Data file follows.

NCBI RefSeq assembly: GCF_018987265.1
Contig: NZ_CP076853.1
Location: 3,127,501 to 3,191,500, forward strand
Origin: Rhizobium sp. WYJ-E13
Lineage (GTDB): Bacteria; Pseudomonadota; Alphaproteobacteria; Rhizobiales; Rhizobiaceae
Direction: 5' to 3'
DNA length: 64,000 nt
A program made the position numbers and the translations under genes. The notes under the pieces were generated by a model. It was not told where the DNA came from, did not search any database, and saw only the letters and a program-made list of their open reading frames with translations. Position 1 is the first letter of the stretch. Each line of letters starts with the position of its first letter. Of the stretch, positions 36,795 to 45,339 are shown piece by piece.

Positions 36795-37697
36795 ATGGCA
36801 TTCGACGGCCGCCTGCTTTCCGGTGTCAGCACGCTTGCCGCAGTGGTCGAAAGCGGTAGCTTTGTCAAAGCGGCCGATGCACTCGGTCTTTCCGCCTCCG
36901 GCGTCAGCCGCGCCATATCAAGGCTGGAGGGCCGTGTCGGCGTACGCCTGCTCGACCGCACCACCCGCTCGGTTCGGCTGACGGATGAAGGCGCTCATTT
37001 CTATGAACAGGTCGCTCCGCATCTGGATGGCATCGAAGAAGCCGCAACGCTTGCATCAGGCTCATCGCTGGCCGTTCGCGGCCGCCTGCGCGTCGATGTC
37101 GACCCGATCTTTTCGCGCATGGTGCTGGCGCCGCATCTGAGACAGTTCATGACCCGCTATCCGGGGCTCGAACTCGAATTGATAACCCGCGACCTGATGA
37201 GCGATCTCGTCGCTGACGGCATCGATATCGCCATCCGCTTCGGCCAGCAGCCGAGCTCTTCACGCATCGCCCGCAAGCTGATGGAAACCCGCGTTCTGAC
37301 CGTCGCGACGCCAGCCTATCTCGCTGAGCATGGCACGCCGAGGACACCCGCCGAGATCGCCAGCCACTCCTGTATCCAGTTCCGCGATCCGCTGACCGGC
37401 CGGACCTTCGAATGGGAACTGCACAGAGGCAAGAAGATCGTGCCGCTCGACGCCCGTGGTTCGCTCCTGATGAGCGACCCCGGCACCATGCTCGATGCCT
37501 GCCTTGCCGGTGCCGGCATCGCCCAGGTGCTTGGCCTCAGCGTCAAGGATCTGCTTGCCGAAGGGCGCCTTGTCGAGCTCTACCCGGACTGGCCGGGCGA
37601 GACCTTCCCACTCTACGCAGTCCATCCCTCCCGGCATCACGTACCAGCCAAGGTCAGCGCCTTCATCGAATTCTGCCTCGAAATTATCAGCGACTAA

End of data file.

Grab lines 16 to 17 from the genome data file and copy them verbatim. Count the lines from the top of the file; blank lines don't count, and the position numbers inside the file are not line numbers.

37301 CGTCGCGACGCCAGCCTATCTCGCTGAGCATGGCACGCCGAGGACACCCGCCGAGATCGCCAGCCACTCCTGTATCCAGTTCCGCGATCCGCTGACCGGC
37401 CGGACCTTCGAATGGGAACTGCACAGAGGCAAGAAGATCGTGCCGCTCGACGCCCGTGGTTCGCTCCTGATGAGCGACCCCGGCACCATGCTCGATGCCT